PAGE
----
Why I Rejected My Cambridge Offer
Imposter syndrome & how to get past it
Hello beautiful readers 👋
Here’s your weekly injection of Steroids For Your Brain 🧠
Why I Rejected My Cambridge Offer - Imposter Syndrome & How To Deal With It ✍️
When I was 18 I rejected my Cambridge offer to study at LSE instead.
“Are you f*cking crazy?!”
…was the usual reaction.
Cambridge rang me up to see if I’d gone nuts, and a billionaire hedge fund manager spent an hour lecturing me against the decision.
But I was just too afraid.
My big fear was turning up at Cambridge for everyone to discover I was actually just a fat, poor, lazy dumbass who’d “hacked” his way through the examination game.
And this imposter syndrome has spilt into so many areas of my life:
I genuinely believed I couldn’t date women with lighter skin than me because I’d internalised years of teenage racism.
I let a former cofounder walk all over me in negotiations because I didn’t think I was worthy of the huge value I’d created.
And now I see it at scale in the founders/CEOs/students I coach or help through my company.
The big irony is that (almost) everyone feels like an imposter - like someone’s gonna find them out, like they’re not worthy.
In the full article, I explore exposure therapy as a solution to imposter syndrome, the importance of documenting and some useful anecdotes from the founders of Nintendo and Nike.
👉 The full article: Why I Rejected My Cambridge Offer - Imposter Syndrome
Something To Make You Think 🤔
What’s a lie you’re telling yourself?
Another favourite question from my co-founder (Olzar Rotherschild VII).
I’m currently living a lie-free life. Everything I do is 100% authentic to who I am. My external and internal personalities are perfectly aligned: who I tell people I am = who I actually f*cking am.
But this is very recent. I’ve been bullsh*tting myself for years.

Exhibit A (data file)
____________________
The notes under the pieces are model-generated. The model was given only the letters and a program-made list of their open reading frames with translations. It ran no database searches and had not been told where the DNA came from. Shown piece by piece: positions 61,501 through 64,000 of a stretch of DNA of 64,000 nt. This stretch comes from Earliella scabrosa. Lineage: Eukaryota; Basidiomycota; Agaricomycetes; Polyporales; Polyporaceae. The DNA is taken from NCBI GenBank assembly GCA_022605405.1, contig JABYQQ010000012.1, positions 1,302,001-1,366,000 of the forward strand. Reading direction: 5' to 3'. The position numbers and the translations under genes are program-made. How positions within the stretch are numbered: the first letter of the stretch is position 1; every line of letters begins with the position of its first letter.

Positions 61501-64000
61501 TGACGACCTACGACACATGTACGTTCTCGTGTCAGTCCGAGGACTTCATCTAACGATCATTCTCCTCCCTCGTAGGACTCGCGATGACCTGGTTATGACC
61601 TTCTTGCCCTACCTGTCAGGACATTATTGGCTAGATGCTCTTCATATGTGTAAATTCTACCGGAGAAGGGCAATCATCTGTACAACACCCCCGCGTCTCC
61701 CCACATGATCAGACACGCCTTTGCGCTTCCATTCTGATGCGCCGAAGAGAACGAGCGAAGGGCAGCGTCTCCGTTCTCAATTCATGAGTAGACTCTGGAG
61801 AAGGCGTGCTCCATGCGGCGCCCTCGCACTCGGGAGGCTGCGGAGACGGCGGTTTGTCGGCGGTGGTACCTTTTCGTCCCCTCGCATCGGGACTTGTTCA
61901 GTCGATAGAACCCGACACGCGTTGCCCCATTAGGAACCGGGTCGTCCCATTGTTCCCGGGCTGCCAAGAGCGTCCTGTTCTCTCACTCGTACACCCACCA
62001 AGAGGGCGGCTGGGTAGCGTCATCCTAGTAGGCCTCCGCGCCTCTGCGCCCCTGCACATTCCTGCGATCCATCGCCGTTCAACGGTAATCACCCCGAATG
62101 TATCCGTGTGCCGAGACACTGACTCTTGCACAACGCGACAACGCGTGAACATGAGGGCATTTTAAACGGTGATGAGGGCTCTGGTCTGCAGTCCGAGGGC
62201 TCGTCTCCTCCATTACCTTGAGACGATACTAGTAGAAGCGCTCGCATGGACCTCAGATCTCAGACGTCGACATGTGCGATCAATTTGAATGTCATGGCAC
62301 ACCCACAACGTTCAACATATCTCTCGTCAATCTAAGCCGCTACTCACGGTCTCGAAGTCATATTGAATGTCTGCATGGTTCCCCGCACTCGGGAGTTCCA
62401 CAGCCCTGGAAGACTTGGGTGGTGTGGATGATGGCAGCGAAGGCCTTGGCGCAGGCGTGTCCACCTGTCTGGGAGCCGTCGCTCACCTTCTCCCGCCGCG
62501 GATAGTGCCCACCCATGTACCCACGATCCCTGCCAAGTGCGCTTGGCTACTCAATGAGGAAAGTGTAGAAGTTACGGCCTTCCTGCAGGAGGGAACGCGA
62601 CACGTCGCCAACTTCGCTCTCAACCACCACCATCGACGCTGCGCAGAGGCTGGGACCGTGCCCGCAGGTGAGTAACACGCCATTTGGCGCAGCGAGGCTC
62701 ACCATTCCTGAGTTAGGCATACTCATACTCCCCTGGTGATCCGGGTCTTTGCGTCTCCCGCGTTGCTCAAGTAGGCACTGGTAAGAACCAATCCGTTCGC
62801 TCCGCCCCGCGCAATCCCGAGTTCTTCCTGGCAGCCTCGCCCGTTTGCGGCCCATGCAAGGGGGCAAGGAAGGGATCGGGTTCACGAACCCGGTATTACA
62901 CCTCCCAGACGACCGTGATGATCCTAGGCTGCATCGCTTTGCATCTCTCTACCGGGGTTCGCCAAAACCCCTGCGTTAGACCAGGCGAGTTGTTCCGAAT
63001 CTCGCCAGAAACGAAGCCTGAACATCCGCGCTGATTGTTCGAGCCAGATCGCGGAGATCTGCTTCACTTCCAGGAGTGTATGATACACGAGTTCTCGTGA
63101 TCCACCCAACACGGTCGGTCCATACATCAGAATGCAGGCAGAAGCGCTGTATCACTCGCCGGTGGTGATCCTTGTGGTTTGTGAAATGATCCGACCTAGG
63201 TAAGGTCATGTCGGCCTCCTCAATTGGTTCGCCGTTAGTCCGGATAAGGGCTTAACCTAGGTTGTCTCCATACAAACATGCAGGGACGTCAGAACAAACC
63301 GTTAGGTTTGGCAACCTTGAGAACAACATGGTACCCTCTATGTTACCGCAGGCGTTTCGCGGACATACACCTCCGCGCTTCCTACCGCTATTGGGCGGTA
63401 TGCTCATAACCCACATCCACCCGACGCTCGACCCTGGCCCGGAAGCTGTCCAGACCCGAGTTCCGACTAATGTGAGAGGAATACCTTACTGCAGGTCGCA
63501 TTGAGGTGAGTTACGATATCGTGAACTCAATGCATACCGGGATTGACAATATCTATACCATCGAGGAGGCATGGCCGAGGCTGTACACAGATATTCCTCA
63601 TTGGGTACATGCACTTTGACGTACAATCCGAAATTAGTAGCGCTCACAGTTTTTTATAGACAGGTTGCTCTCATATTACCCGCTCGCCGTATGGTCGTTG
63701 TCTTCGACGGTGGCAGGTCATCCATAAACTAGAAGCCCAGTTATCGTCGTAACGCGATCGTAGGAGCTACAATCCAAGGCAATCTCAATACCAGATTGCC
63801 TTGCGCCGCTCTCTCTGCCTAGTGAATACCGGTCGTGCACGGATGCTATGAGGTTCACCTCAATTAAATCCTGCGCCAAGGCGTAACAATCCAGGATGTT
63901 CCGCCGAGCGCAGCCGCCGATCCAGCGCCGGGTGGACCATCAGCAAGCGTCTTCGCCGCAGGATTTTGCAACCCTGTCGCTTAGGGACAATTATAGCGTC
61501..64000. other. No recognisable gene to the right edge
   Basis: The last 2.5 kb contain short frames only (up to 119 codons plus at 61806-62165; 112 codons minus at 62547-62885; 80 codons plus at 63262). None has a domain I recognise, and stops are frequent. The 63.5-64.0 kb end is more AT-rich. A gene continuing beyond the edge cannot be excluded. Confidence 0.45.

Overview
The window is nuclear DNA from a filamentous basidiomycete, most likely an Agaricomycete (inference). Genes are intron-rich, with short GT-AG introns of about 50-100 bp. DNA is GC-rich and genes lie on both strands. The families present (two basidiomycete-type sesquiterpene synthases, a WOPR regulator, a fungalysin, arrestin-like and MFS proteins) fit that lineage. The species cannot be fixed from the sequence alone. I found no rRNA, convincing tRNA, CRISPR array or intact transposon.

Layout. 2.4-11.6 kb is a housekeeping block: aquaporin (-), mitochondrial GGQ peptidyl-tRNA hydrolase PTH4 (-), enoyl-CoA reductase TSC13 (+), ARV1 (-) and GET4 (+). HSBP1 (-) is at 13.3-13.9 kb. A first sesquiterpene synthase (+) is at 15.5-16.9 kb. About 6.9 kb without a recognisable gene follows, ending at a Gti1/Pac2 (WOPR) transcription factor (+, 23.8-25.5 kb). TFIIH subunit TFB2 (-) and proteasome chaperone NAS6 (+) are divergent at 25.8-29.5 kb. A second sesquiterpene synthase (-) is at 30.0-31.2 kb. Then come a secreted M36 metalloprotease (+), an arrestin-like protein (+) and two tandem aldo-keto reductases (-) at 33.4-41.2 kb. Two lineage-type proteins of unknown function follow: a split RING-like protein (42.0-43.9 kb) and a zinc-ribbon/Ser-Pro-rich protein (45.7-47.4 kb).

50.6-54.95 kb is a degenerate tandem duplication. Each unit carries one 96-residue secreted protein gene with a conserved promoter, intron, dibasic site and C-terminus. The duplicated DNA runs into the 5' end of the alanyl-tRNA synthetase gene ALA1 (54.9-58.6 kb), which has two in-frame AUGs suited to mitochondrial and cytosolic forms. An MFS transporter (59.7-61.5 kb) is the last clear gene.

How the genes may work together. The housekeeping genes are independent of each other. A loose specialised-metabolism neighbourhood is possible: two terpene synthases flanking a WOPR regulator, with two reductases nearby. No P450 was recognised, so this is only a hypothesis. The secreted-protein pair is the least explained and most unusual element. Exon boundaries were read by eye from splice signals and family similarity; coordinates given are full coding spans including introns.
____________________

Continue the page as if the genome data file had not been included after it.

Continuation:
As mentioned in this week’s article, I told myself I wanted to go to LSE (even though I was just too scared to accept my Cambridge offer).
I used to tell myself I didn’t want to be hyper-successful because I was afraid I might fail to reach the rarefied heights of Gates and Musk.
But that just forced me to keep thinking “small”, focussing on easy 6/7-figure ideas instead of big 8/9/10-figure opportunities.
Now I’m much more honest with myself: I do want to do something huge, and it’s fine if I fail, I acknowledge that I likely will fail (statistically speaking) but I’m still going try instead of telling myself to “play it safe” all the time.
Being honest with yourself can be scary; we lie to protect ourselves from harsh truths but those same lies will limit you.
Hit reply with your answer! 👇
Extremely Interesting Fact 🤓
Treadmills were originally designed as torture devices for Victorian prisoners.
Every step would spin a wheel, grinding corn, and if you stepped off you’d fall (and probably get a nasty whipping).
The treadmill was seen as one of the Victorians’ more extreme forms of torture, with many prisoners dying while jogging or falling into depression, given the soul-crushing monotony.
It got so bad they had to be abolished by the Prisons Act of 1898…
And now we use treadmills for fun…we pay upwards of £1000 for machines to be installed in our homes + expensive gym subscriptions.
It’s fascinating to me how the way you market a product can have such a crazy difference in perception.
Treadmills were torture devices; now they’re state-of-the-art fitness products.
School was first a feared Prussian military indoctrination programme; now every parent wants their child to attend class and “get disciplined”.
It also got me thinking about how inherently useless many of our activities are.
Before we’d get exercise naturally by doing useful things, like building homes and growing crops…now we have to pay personal trainers to get us to the gym because our lives are too cushy.
Over-technologisation is quickly turning into one of the biggest problems of our time…but alas, I’ll save that for a future post 😉
A Small Favour 🙏
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